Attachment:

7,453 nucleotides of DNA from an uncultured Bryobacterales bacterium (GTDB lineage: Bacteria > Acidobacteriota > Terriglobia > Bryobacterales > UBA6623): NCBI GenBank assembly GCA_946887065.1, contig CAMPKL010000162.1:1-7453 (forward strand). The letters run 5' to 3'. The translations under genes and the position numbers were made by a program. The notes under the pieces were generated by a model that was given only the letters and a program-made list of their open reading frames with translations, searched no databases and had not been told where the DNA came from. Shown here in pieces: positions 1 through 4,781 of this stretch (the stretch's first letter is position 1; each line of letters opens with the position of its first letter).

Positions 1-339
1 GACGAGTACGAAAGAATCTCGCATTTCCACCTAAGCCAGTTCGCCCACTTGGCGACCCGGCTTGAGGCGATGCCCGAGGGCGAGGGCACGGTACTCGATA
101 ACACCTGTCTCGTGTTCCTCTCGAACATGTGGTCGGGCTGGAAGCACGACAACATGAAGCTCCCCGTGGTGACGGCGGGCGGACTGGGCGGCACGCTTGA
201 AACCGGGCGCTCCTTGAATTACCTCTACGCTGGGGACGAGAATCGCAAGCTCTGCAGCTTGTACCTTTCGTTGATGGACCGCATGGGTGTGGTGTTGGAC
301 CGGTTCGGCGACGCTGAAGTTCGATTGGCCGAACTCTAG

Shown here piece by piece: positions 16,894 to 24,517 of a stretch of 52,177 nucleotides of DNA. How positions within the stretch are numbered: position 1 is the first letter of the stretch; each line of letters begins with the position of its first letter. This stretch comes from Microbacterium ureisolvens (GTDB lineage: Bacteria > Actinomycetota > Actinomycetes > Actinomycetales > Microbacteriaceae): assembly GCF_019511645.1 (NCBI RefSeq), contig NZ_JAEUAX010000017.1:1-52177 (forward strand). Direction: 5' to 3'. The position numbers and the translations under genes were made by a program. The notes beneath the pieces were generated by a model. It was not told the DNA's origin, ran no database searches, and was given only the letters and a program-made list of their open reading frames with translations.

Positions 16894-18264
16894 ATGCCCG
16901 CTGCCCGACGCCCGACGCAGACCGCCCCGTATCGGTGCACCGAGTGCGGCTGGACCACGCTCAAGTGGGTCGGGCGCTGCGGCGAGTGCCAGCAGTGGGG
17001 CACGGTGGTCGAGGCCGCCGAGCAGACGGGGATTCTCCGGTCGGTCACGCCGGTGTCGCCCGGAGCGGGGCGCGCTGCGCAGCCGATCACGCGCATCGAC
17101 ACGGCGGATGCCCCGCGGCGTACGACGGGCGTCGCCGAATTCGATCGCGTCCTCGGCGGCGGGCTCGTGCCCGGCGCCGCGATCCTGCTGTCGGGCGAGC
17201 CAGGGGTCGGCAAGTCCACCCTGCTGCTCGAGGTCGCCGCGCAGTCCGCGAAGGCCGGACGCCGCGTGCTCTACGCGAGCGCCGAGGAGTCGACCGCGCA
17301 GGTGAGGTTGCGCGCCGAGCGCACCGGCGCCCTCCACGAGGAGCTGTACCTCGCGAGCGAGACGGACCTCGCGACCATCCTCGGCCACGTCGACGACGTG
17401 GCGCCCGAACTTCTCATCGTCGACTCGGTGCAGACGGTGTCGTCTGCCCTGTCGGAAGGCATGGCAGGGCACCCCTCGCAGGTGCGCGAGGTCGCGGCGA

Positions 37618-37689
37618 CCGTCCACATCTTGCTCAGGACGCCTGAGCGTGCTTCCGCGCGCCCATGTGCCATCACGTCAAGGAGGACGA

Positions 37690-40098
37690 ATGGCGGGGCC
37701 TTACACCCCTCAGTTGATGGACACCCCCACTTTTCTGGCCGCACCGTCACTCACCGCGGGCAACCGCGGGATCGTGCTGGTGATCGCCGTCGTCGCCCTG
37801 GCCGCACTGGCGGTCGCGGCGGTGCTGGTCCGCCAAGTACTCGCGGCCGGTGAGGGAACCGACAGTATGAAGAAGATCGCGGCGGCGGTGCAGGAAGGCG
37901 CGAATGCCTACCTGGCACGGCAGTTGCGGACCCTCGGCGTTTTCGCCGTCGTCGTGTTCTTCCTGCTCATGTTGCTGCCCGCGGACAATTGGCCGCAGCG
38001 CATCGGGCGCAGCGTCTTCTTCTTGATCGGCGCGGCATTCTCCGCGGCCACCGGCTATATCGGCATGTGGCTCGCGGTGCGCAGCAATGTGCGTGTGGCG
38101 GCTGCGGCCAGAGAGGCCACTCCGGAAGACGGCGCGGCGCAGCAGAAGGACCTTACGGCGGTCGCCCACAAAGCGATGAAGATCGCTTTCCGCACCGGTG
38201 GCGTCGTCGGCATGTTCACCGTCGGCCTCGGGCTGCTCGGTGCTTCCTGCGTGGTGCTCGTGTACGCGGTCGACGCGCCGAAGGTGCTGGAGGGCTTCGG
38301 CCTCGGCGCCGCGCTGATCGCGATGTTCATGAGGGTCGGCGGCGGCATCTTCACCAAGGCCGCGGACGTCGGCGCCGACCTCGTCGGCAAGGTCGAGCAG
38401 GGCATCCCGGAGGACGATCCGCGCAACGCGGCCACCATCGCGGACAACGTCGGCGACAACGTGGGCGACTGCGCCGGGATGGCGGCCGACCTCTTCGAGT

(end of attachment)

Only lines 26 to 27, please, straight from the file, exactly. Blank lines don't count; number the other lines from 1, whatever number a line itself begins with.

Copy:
38301 CCTCGGCGCCGCGCTGATCGCGATGTTCATGAGGGTCGGCGGCGGCATCTTCACCAAGGCCGCGGACGTCGGCGCCGACCTCGTCGGCAAGGTCGAGCAG
38401 GGCATCCCGGAGGACGATCCGCGCAACGCGGCCACCATCGCGGACAACGTCGGCGACAACGTGGGCGACTGCGCCGGGATGGCGGCCGACCTCTTCGAGT